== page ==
In the past, the absence of other Federal programs of support for consumer-related research activities meant that no linkages to avoid duplication were needed. However, staff of the Office of Consumer Affairs consulted with other departments to identify relevant topics for research projects that then became Suggested Priority Areas of the Applicant's Guide. This helped ensure that other department's needs for consumer-related research were being addressed in the absence of other Federal programs of support.
In the future, staff of OCA and the Privacy Commissioner will need to co-ordinate activities to avoid duplication of privacy-related research given the latter group's new program of support.
All data sources confirm that the objectives of the Program remain relevant and there is a continued need for the Program. Evidence suggests that the need is expanding; due to society's increased complexity, pace of change, and new advances in technology; and there is some evidence that the Program is not keeping pace with this need.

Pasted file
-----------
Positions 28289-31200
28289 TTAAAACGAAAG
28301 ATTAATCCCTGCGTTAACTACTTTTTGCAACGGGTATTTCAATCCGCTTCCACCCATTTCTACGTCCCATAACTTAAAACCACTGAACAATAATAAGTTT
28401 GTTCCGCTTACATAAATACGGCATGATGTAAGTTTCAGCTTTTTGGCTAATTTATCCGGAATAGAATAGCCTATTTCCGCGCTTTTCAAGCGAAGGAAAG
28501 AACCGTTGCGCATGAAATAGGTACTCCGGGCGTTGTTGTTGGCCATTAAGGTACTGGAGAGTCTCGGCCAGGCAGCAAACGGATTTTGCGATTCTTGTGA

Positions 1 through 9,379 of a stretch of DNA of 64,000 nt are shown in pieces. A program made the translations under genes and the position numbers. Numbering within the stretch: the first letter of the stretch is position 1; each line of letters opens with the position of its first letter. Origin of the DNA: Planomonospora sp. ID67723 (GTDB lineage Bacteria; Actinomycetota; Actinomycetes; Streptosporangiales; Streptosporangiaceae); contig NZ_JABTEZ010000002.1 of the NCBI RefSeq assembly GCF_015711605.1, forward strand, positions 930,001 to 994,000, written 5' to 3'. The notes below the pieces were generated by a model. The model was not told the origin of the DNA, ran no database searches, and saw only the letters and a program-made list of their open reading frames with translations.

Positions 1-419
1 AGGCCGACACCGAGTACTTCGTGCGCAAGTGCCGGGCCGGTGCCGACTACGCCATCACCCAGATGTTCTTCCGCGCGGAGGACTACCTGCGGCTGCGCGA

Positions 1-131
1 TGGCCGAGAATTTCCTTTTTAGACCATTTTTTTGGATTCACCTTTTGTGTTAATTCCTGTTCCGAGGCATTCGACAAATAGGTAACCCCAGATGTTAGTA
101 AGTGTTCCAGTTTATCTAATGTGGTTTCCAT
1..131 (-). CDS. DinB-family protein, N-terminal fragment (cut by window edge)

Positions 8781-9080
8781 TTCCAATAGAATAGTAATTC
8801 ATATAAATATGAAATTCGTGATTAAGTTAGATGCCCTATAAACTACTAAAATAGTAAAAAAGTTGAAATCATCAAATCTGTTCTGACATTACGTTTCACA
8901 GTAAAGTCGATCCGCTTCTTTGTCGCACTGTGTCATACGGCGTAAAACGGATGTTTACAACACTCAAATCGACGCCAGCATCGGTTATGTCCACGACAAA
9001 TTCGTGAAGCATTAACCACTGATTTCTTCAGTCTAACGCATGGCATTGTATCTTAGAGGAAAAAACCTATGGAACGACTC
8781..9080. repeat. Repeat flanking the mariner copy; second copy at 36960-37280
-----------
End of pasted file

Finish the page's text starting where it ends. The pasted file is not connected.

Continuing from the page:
There are few if any Federal programs that overlap with the Contributions Program. Some similar research projects might be supported by Federal departments or through Provinces and Territories but these are infrequent, specific to a research topic, and not part of a general program of support. In the absence of similar programs offered by other Departments in the past, staff of the Office of Consumer Affairs consulted with departments to identify relevant topics for research projects. These become Suggested Priority Areas of the Applicant's Guide. In the future, co-ordination between the Contribution Program and a new program by the Privacy Commissioner will be required to avoid duplication related to privacy issues research.